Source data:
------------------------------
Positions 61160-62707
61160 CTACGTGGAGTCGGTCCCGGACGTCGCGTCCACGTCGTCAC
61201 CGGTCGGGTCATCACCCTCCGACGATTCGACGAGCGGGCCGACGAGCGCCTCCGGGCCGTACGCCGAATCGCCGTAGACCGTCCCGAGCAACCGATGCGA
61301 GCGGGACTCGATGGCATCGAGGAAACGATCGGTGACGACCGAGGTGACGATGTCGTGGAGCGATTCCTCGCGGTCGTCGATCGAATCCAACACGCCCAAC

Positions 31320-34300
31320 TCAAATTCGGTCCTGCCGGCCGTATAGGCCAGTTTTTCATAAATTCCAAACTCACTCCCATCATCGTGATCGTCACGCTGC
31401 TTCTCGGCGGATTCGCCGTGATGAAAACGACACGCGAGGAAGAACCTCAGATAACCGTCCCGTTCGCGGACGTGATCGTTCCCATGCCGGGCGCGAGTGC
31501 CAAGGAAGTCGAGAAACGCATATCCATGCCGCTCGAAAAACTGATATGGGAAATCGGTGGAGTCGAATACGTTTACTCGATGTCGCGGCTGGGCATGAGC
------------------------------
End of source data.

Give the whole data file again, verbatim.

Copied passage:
Positions 61160-62707
61160 CTACGTGGAGTCGGTCCCGGACGTCGCGTCCACGTCGTCAC
61201 CGGTCGGGTCATCACCCTCCGACGATTCGACGAGCGGGCCGACGAGCGCCTCCGGGCCGTACGCCGAATCGCCGTAGACCGTCCCGAGCAACCGATGCGA
61301 GCGGGACTCGATGGCATCGAGGAAACGATCGGTGACGACCGAGGTGACGATGTCGTGGAGCGATTCCTCGCGGTCGTCGATCGAATCCAACACGCCCAAC

Positions 31320-34300
31320 TCAAATTCGGTCCTGCCGGCCGTATAGGCCAGTTTTTCATAAATTCCAAACTCACTCCCATCATCGTGATCGTCACGCTGC
31401 TTCTCGGCGGATTCGCCGTGATGAAAACGACACGCGAGGAAGAACCTCAGATAACCGTCCCGTTCGCGGACGTGATCGTTCCCATGCCGGGCGCGAGTGC
31501 CAAGGAAGTCGAGAAACGCATATCCATGCCGCTCGAAAAACTGATATGGGAAATCGGTGGAGTCGAATACGTTTACTCGATGTCGCGGCTGGGCATGAGC